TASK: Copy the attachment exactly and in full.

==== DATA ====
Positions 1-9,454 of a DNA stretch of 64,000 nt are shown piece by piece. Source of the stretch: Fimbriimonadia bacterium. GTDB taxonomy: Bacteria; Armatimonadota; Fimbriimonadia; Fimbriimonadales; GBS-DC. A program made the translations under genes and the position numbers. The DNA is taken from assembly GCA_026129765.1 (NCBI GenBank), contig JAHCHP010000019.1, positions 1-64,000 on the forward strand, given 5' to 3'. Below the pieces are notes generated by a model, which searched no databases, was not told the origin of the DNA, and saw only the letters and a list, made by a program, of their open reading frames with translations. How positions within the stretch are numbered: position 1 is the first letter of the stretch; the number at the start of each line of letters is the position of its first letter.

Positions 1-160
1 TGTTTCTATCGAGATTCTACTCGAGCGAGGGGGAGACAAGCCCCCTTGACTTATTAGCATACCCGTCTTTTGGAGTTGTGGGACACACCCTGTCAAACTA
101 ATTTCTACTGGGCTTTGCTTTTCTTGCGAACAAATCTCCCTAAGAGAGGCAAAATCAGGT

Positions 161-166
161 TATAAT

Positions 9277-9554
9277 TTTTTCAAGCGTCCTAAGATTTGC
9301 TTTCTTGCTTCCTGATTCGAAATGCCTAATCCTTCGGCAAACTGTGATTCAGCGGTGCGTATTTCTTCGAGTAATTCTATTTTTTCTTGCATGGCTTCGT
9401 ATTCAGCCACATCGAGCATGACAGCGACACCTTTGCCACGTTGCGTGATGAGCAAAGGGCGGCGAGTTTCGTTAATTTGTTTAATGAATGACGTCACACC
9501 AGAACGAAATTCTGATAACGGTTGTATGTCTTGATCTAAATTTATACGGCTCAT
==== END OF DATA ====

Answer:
Positions 1-9,454 of a DNA stretch of 64,000 nt are shown piece by piece. Source of the stretch: Fimbriimonadia bacterium. GTDB taxonomy: Bacteria; Armatimonadota; Fimbriimonadia; Fimbriimonadales; GBS-DC. A program made the translations under genes and the position numbers. The DNA is taken from assembly GCA_026129765.1 (NCBI GenBank), contig JAHCHP010000019.1, positions 1-64,000 on the forward strand, given 5' to 3'. Below the pieces are notes generated by a model, which searched no databases, was not told the origin of the DNA, and saw only the letters and a list, made by a program, of their open reading frames with translations. How positions within the stretch are numbered: position 1 is the first letter of the stretch; the number at the start of each line of letters is the position of its first letter.

Positions 1-160
1 TGTTTCTATCGAGATTCTACTCGAGCGAGGGGGAGACAAGCCCCCTTGACTTATTAGCATACCCGTCTTTTGGAGTTGTGGGACACACCCTGTCAAACTA
101 ATTTCTACTGGGCTTTGCTTTTCTTGCGAACAAATCTCCCTAAGAGAGGCAAAATCAGGT

Positions 161-166
161 TATAAT

Positions 9277-9554
9277 TTTTTCAAGCGTCCTAAGATTTGC
9301 TTTCTTGCTTCCTGATTCGAAATGCCTAATCCTTCGGCAAACTGTGATTCAGCGGTGCGTATTTCTTCGAGTAATTCTATTTTTTCTTGCATGGCTTCGT
9401 ATTCAGCCACATCGAGCATGACAGCGACACCTTTGCCACGTTGCGTGATGAGCAAAGGGCGGCGAGTTTCGTTAATTTGTTTAATGAATGACGTCACACC
9501 AGAACGAAATTCTGATAACGGTTGTATGTCTTGATCTAAATTTATACGGCTCAT